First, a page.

AP - Nordic authorities say they detected slightly increased levels of radioactivity in northern Europe this month that Dutch officials said may be from a source in western Russia and may "indicate damage to a fuel element in a nuclear power plant."
But Russian news agency TASS, citing a spokesman with the state nuclear power operator Rosenergoatom., reported that the two nuclear power plans in northwestern Russia haven't reported any problems.
The Leningrad plant near St. Petersburg and the Kola plant near the northern city of Murmansk, "operate normally, with radiation levels being within the norm," Tass said.
The Finnish, Norwegian and Swedish radiation and nuclear safety watchdogs said this week they've spotted small amounts of radioactive isotopes harmless to humans and the environment in parts of Finland, southern Scandinavia and the Arctic.
The Swedish Radiation Safety Authority said Tuesday that "it is not possible now to confirm what could be the source of the increased levels" of radioactivity or from where a cloud, or clouds, containing radioactive isotopes that has allegedly been blowing over the skies of northern Europe originated. Its Finnish and Norwegian counterparts also haven't speculated about a potential source.
'They are man-made'
But the National Institute for Public Health and the Environment in the Netherlands said Friday it analySed the Nordic data and "these calculations show that the radionuclides (radioactive isotopes) come from the direction of Western Russia."
"The radionuclides are artificial, that is to say they are man-made. The composition of the nuclides may indicate damage to a fuel element in a nuclear power plant," the Dutch agency said, adding that "a specific source location cannot be identified due to the limited number of measurements."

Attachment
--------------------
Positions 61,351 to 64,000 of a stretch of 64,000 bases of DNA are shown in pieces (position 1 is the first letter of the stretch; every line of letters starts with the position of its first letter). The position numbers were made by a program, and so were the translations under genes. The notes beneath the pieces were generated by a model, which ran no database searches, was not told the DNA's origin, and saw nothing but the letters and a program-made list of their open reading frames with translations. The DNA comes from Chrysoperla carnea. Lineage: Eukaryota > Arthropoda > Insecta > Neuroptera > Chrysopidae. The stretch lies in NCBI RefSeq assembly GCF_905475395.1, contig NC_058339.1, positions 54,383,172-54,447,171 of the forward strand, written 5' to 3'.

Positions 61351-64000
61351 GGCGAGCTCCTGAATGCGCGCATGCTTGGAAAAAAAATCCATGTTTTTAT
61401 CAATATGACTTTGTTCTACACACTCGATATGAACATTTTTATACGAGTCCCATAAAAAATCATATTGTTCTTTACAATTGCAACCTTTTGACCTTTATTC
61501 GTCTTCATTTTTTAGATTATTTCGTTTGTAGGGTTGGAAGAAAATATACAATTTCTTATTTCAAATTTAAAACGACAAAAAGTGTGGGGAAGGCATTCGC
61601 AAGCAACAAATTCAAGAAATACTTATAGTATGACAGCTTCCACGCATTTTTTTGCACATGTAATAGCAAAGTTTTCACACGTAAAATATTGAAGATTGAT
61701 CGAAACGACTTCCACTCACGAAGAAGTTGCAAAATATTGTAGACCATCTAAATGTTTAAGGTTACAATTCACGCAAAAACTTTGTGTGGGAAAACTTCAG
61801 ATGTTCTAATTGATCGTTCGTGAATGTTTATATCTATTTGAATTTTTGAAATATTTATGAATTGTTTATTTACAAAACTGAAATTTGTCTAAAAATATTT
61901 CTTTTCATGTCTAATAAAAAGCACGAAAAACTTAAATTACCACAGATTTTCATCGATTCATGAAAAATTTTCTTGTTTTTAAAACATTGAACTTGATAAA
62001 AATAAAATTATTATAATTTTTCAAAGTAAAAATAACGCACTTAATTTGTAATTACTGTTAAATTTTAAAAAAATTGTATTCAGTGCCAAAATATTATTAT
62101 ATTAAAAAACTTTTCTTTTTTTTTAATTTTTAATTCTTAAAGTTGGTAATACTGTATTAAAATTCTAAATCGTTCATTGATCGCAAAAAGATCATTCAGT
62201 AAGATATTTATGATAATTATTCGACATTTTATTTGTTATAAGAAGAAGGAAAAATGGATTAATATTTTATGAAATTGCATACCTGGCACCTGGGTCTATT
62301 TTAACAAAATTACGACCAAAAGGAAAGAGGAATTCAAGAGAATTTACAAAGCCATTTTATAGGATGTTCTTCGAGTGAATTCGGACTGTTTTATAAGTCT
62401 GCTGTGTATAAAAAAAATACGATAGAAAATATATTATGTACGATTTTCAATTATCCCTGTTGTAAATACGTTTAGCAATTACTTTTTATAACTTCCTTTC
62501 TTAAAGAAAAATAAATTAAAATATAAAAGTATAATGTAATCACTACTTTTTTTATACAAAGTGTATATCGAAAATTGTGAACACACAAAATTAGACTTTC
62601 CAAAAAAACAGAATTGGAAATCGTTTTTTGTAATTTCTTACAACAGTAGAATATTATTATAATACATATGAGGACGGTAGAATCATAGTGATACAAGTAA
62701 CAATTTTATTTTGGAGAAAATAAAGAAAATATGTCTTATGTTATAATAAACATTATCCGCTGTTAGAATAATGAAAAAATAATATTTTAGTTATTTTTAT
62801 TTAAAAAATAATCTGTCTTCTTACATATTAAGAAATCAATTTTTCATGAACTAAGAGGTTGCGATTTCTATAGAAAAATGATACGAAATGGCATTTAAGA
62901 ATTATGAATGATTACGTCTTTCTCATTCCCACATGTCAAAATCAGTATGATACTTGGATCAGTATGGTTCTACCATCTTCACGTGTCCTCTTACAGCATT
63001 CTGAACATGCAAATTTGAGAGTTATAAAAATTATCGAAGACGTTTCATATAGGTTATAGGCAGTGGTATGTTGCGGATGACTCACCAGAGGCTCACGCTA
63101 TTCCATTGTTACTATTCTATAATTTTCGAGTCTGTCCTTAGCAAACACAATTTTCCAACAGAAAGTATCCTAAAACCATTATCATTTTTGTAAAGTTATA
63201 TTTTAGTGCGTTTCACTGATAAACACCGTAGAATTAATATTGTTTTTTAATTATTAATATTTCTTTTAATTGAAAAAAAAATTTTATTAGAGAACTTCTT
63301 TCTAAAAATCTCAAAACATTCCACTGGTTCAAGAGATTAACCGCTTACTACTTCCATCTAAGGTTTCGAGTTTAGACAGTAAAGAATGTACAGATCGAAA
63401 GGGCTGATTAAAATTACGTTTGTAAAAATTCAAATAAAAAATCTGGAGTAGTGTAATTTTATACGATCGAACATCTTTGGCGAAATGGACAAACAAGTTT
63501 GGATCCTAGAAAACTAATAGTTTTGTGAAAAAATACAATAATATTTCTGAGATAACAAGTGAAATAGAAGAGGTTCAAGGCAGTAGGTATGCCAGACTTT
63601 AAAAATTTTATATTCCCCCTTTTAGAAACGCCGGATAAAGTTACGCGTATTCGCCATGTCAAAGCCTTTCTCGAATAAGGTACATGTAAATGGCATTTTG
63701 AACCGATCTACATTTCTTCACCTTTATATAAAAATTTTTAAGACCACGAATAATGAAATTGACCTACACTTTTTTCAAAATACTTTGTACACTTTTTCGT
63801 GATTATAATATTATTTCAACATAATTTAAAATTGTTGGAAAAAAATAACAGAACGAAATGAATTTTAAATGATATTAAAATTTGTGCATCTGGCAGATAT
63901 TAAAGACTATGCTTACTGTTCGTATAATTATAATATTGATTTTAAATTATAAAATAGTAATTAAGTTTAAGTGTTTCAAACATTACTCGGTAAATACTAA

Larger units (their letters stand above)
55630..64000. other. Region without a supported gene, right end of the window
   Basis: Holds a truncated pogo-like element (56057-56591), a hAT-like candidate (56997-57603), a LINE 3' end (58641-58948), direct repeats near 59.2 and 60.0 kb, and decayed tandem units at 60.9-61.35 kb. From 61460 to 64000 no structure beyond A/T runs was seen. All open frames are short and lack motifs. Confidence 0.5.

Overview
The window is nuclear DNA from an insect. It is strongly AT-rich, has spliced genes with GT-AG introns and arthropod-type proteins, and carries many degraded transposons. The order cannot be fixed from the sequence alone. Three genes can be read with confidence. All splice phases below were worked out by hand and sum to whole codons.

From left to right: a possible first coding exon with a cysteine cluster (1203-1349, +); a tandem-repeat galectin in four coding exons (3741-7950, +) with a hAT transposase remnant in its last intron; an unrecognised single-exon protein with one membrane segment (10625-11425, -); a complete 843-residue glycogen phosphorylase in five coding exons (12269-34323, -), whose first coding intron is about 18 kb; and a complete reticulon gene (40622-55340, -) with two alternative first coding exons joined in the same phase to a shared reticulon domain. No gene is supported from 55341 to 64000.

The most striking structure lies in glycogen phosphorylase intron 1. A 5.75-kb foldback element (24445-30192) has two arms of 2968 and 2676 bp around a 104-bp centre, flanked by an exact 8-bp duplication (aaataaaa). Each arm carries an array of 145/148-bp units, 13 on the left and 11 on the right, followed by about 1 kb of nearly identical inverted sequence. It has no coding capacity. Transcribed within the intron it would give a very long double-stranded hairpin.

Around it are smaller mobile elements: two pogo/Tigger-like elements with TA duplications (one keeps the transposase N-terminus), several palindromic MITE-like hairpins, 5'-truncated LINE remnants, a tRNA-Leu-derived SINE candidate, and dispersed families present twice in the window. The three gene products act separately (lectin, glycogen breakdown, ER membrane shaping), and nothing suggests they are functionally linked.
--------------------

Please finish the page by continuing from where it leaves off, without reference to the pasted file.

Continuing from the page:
World's worst nuclear disasters
World's worst nuclear disasters
Lt. Colonel Leonid Telyatnikov, Head of the Pripyat Fire Brigade which fought the Chernobyl blaze, points at a photograph of the power station's damaged fourth reactor following the April 26, 1986 nuclear accident. The reactor has since been entombed in concrete. Telyatnikov, 36, was hospitalized for two months with acute radiation sickness and was twice decorated for bravery. REUTERS/Meg Bortin
Areal view of the Chernobyl nuclear power plant's fourth reactor in the May 1986 file photo. Chernobyl's Number Four reactor caught fire and exploded in April 1986, sending a radioactive cloud of dust over Ukraine, Belarus, Russia and other parts of Europe.
COVID-19 Sudah Menyebar Hingga Lokasi Ledakan Nuklir Chernobyl
(L-R) Director of Chernobyl Nuclear Power Plant Viktor Bryukhanov, Deputy Chief Engineer Anatoly Dyatlov and Chief Engineer Nikolay Fomin sit at the defendants' box during a court session at a local club after the explosion of the fourth reactor of the Chernobyl Nuclear Power Plant in this 1987 file photo. Ukraine, Belarus and Russia will mark the 25th anniversary of the nuclear reactor explosion in Chernobyl, the place where the world's worst civil nuclear accident took place, on April 26, 2011. REUTERS/Vladimir Repik (UKRAINE - Tags: DISASTER ENERGY)
An aerial view taken in 2003 shows the Rassoha dump in Chernobyl's exclusion zone, where radioctivity contaminated fire engines and vehicles that took part in "liquidating" -- constructing a concrete sarcophagus meant to contain the reactor for 20 to 30 years before a more permanent structure could be built -- the nuclear plant are stored. Ukraine marks 26 April 2006 the 20th anniversary of the Chernobyl nuclear power plant accident, which affected millions of people, gobbled up astronomic amount of international funds and remains a grim symbol of hazzards of atomic energy. AFP PHOTO Aleksandr ZUBKO (Photo credit should read Aleksandr ZUBKO/AFP via Getty Images)
Fukushima, verso via libera rimozione barre radioattive reattore 2
In this Feb. 12, 2020, photo, the Unit 1 and 2 reactor buildings, damaged by the 2011 earthquake and tsunami, are seen at the Fukushima Dai-ichi nuclear power plant in Okuma, Fukushima Prefecture, Japan. Nine years ago, on March 11, 2011, a magnitude 9.0 quake and tsunami destroyed key cooling functions at the plant, causing a meltdown that leaked a massive amount of radiation and forcing some 160,000 residents to evacuate. About 40,000 of them still haven't returned. (AP Photo/Jae C. Hong)